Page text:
Investors have always focused on the founders, but now they are judged not only by their functioning knowledge, ability to execute, or passion, but also on values like integrity and business ethics, says Janavi Papriwal, investment manager, Aavishkaar, a social venture firm that funded Soulfull in 2018. “We closely review how an organization deals with all its stakeholders, if they are fair and transparent in their dealings and compliant with local laws. These are non-negotiables," she says.
Ethics also transport to questions of transparency with all stakeholders. In some instances, management teams move their focus away from customers and employees, to investors.
“As an investor, we like a company that considers customers first, then its employees and lastly investors, as it’s the best way to grow," says Delhi-based Varun Sethi, founder of Lyte Investment Bank.
Sethi shares an example of a recent proposal, where a startup team that claimed to have a former Miss India as a founder was trying to attract capital inflow based on her name and Facebook followers. Upon verification, Sethi found that the former Miss India only had an advisory equity, and the deal fell through. Mismatched claims reveal a lot about the startup’s top management ethics, says Sethi.
Another roadblock to funding is if the investor sees that a founder is unwilling to give up ownership and control, or is reluctant about it, says C.S. Murali, chair of entrepreneurship cell, Indian Institute of Science, Bengaluru. “Investors like to see founders who recognize their strengths and weaknesses and are willing to give up titles," he adds.
Another question which becomes important at a later stage of a startup’s growth is if the culture and the values shared by the founders trickle down to all employees within the company.
“While scaling potential is definitely high on an investor’s list, they also want to see if the belief of the leaders and management reaches all the way down to their employees and communication model," says Prashant Parameswaran, chief executive and managing director of Soulfull, a 150-employee foodtech startup in Bengaluru.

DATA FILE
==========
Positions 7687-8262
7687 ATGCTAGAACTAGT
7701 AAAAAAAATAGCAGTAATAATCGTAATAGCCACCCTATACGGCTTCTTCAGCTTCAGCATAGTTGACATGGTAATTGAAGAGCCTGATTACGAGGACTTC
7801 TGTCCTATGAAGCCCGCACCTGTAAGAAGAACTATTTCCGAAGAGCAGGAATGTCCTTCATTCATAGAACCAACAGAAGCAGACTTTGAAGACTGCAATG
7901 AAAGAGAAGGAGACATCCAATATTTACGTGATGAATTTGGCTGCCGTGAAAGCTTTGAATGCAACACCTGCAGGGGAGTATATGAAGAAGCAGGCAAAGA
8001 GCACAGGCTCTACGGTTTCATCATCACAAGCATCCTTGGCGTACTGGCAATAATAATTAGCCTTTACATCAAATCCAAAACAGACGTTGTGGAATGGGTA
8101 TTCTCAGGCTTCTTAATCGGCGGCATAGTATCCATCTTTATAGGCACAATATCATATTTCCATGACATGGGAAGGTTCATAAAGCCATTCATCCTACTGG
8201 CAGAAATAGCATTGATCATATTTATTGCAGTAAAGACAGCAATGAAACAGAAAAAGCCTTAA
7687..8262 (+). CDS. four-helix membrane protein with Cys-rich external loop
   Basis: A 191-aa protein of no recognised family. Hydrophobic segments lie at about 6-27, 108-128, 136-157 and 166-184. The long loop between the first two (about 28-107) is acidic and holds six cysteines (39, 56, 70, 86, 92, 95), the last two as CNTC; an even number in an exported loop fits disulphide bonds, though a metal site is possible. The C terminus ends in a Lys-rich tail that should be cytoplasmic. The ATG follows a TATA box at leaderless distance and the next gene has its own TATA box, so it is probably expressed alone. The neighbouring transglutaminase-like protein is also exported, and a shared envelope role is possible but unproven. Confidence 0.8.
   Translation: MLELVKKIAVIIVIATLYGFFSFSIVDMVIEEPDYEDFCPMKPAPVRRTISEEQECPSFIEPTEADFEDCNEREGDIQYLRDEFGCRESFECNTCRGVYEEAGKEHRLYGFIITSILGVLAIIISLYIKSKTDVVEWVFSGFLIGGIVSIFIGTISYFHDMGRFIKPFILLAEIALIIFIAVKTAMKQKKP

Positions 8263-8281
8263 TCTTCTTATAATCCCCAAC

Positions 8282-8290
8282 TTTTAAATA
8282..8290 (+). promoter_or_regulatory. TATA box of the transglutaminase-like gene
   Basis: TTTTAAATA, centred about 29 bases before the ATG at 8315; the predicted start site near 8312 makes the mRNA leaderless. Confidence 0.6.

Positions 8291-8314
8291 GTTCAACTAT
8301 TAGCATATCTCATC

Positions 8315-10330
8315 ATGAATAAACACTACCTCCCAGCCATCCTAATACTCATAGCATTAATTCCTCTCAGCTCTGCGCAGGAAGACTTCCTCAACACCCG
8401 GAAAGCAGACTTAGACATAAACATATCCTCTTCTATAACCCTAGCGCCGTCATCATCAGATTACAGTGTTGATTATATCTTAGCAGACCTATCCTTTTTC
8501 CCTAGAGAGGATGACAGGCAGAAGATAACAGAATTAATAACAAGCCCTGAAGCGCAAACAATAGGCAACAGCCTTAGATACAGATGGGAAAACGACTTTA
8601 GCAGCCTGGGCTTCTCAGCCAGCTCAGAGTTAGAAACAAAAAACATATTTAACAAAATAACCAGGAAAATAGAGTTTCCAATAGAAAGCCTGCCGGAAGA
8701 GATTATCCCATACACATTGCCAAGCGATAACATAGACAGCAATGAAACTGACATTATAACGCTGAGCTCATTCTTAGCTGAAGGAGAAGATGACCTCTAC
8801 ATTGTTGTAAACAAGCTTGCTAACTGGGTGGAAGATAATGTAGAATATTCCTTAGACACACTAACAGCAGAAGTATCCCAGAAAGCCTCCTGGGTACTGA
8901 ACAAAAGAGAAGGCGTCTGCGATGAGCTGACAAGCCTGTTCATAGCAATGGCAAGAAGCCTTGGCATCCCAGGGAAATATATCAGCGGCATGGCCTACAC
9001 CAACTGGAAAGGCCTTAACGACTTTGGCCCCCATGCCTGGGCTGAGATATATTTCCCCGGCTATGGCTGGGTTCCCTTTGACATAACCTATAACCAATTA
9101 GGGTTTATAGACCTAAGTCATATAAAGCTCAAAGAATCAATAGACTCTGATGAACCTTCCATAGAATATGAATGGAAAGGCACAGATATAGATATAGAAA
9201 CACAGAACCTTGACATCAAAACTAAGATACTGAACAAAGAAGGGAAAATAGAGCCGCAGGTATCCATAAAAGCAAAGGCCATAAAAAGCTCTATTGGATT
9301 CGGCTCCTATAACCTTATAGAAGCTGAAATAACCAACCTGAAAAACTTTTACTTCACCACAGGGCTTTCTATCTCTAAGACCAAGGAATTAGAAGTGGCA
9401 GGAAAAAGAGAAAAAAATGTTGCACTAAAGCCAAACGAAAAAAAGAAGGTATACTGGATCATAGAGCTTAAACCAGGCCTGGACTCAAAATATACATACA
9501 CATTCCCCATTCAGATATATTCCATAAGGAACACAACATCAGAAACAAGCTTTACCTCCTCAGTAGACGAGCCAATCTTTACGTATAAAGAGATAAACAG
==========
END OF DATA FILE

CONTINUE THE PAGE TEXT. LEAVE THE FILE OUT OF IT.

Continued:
Each time Parameswaran has gone to investors looking for funding, he has been asked questions about his organization’s culture. To ensure the values of his company remain the same across the board, Parameswaran has a checklist for new hires, which includes being a team player, strong on integrity, ethics and passion.
WHERE VALUES MATTER
Culture is implicit and relatively easy to build and evangelize when the organization is small, since the team is very tight and everyone knows everyone,
Once a startup scales, it’s important to formalize and document your startup’s culture, says Sachin Gupta, chief executive officer, HackerEarth, a technical recruitment platform. “You have to define what’s acceptable and what’s not in your organization, document it and make internal policies around it as it can be an extremely powerful driving force for right behaviours," says Gupta.
Solid foundational policies is one thing that Sethi and his team check in a mid-sized startup before they accept them as clients. “We come across many such deals where founders do not have mandatory policies like prevention of sexual harassment," says Sethi. “It makes business sense."
A startup work culture is not just about fun. It’s about the values that a startup holds dear to itself from the beginning till the end, and follows them at every stage.
Write to us at email@example.com